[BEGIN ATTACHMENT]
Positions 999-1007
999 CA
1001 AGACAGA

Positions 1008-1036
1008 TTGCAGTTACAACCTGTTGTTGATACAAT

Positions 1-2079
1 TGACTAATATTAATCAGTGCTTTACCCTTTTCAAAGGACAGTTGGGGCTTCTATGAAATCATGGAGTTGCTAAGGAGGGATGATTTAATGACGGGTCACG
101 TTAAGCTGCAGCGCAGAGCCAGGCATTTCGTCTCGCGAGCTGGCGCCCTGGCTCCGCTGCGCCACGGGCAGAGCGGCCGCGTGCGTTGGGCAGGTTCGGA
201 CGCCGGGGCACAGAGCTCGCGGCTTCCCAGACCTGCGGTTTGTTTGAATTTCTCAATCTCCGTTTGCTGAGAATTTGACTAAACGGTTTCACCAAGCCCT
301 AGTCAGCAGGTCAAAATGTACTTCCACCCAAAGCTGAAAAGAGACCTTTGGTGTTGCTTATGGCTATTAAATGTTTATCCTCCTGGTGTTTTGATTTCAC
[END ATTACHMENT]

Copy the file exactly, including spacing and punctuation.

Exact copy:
Positions 999-1007
999 CA
1001 AGACAGA

Positions 1008-1036
1008 TTGCAGTTACAACCTGTTGTTGATACAAT

Positions 1-2079
1 TGACTAATATTAATCAGTGCTTTACCCTTTTCAAAGGACAGTTGGGGCTTCTATGAAATCATGGAGTTGCTAAGGAGGGATGATTTAATGACGGGTCACG
101 TTAAGCTGCAGCGCAGAGCCAGGCATTTCGTCTCGCGAGCTGGCGCCCTGGCTCCGCTGCGCCACGGGCAGAGCGGCCGCGTGCGTTGGGCAGGTTCGGA
201 CGCCGGGGCACAGAGCTCGCGGCTTCCCAGACCTGCGGTTTGTTTGAATTTCTCAATCTCCGTTTGCTGAGAATTTGACTAAACGGTTTCACCAAGCCCT
301 AGTCAGCAGGTCAAAATGTACTTCCACCCAAAGCTGAAAAGAGACCTTTGGTGTTGCTTATGGCTATTAAATGTTTATCCTCCTGGTGTTTTGATTTCAC